“’You have to tell cops that are immersed in worrying about guns that you are just as dead and just as comatose if you are hit in the head with a baseball bat,” said O’Donnell. ‘It’s almost malpractice for a cop to go into a room and not say to themselves, “What can be used as a weapon here?’”

“The question of how to handle people with baseball bats is often brought up at the academy, another source said.

“’It’s often on tests, especially use of force tests,’ the source said. ‘You are always allowed to use a force higher than the one being used against you. If someone is using their fists, you can use your mace or a baton. If someone is using a knife or a bat, you can use your gun.”




And then, a few pages on in the same paper, the “entertainment” section opens with a full page shot of a very furious-looking man wielding a barbed-wire-covered baseball bat as three kneeling people cower before him. This, apparently, is the cliff-hanging moment from last season’s final episode of The Walking Dead, which left viewers wondering “who will survive the bloody premiere?”

Speculation abounds, “and New York Comic Con… just released a clip of Rick threatening Negan… for bashing the beloved mystery character’s brains out.”


Its head in the cloud, and its brains, oftimes, in the sand…


Poissant: a Viennoiserie genetically modified to taste like fish, or like carp in the case of a Viennchinoiserie.


Hey sailor, what ship?

What Port?

What Authority?


I’m so drunk I don’t know whether I’m from the Bremerhaven out of Rotterdam or the Rotterdam out of Bremerhaven…


“Father of firefighter killed in 2007 Deutsche Bank building fire pens blistering indictment of negligent politicians, corrupt contractors.” [Downtown Express, Vol. 29, No. 21, Oct. 20 – Nov. 2, 2016, p. 3]

Really, only “blistering”? One would have thought, given the nature of their crimes they’d be subject to an indictment more searing than the second degree.


Summer journeys to Niag’ra

And to other places aggra-

vate all our cares.

We’ll save our fares;

            I’ve a cozy little flat in

What is known as old Manhattan,

We’ll settle down

Right here in town.

            We’ll have Manhattan,

The Bronx and Staten

Island too.

It’s lovely going through the Zoo.

            It’s very fancy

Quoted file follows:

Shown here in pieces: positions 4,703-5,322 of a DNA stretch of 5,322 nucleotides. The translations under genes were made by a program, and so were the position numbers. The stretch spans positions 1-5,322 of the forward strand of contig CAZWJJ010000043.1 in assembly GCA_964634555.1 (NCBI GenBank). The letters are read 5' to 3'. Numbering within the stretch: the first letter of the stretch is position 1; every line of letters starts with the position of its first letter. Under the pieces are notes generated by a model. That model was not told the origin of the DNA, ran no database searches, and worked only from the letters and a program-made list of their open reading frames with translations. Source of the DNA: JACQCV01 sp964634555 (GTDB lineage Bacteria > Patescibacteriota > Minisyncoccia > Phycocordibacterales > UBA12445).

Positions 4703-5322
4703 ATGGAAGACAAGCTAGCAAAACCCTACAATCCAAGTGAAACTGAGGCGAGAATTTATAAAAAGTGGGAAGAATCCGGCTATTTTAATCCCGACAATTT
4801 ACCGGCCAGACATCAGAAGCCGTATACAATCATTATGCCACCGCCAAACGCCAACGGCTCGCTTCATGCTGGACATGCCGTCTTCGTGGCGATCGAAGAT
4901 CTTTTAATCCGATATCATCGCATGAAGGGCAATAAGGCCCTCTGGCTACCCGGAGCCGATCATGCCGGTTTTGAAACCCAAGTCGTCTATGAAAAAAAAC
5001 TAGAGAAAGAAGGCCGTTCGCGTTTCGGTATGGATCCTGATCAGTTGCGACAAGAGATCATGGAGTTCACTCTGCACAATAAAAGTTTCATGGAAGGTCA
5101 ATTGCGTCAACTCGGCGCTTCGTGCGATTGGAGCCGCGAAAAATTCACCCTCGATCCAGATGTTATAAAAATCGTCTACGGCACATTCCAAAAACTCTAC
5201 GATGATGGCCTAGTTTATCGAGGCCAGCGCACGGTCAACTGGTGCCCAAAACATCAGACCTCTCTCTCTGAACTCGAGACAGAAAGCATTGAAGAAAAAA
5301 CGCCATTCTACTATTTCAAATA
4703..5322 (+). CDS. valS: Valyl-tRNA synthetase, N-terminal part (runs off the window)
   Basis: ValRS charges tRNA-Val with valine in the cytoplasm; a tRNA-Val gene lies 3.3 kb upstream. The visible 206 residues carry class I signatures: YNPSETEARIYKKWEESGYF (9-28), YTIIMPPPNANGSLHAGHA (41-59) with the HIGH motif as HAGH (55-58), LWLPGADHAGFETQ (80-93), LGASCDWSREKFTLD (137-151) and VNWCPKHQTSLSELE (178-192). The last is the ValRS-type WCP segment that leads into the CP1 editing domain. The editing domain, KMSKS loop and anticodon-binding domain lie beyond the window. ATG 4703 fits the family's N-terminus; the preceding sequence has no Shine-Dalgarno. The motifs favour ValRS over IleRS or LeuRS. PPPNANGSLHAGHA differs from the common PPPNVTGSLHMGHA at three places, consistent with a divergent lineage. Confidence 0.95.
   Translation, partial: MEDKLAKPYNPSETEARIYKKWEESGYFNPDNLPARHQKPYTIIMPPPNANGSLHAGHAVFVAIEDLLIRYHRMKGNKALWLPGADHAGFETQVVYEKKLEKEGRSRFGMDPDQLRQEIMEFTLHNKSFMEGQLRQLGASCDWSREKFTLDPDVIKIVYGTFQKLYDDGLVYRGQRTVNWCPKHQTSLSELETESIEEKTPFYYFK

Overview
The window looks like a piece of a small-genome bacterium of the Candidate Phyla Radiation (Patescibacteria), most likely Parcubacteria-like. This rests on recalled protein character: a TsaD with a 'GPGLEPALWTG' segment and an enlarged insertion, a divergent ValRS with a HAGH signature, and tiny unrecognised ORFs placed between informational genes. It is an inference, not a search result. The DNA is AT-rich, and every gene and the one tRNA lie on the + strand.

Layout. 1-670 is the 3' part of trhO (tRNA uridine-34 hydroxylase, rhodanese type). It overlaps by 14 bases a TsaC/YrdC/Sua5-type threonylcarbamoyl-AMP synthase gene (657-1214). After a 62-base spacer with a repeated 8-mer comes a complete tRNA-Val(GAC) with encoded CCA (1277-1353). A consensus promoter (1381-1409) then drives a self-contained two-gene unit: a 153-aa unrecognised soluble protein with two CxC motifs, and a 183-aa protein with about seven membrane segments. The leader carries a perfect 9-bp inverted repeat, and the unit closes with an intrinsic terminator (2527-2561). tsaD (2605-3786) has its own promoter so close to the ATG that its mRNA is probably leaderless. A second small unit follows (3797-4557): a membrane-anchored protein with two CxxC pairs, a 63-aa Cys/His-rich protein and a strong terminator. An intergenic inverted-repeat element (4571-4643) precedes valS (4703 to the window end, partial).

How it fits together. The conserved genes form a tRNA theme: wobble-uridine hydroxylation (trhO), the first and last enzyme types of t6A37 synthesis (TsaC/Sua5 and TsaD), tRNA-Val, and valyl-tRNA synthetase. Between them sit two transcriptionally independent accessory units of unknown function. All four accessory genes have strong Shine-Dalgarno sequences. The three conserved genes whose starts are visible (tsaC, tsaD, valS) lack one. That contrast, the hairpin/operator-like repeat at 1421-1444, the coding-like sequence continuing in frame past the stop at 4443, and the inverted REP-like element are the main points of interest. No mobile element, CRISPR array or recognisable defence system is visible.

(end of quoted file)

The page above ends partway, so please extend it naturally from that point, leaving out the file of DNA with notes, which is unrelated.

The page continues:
On old Delancey

Street you know.

The subway charms us so,

When balmy breezes blow

To and fro.

            And tell me what street

Compares with Mott Street

In July?

Sweet pushcarts gently gliding by.

            The great big city’s a wondrous toy

Just made for a girl and boy –

We’ll turn Manhattan

Into an isle of joy.

            We’ll go to Greenwich,

Where modern men itch

To be free,

And Bowling Green you’ll see with me.

            We’ll bathe at Brighton,

The fish you’ll frighten

When you’re in,

Your bathing suit so thin

Will make the shellfish grin,

Fin to fin.

            I’d like to take a

Sail on Jamaica

Bay with you,

And fair Canarsie’s Lakes we’ll view.

            The city’s bustle cannot destroy

The dreams of a girl and boy –

We’ll turn Manhattan

Into an isle of joy.

            We’ll go to Yonkers,

Where true love conquers

In the wilds

And starve together, dear, in Childs’.

            We’ll go to Coney

And eat bologny

On a roll,

In Central Park we’ll stroll

Where our first kiss we stole,

Soul to soul.

            And South Pacific

Is a terrific

Show they say,

We both may see it close some day.

            The city’s clamour can never spoil

The dreams of a boy and goil –

We’ll turn Manhattan

Into an isle of joy.

            We’ll have Manhattan,

The Bronx and Staten

Island too,

We’ll try to cross Fifth Avenue.

            As black as onyx

We’ll find the Bronix

Park Express,

Our Flatbush flat, I guess,

Will be a great success,

More or less.

            A short vacation

On Inspiration

Point we’ll spend,

And in the station house we’ll end.


But Civic Virtue cannot destroy

The dreams of a girl and boy –

We’ll turn Manhattan

Into an isle of joy!

[Originally written in 1925 by Lorenz Hart, this the updated Ella Fitzgerald version ca. mid-‘50s]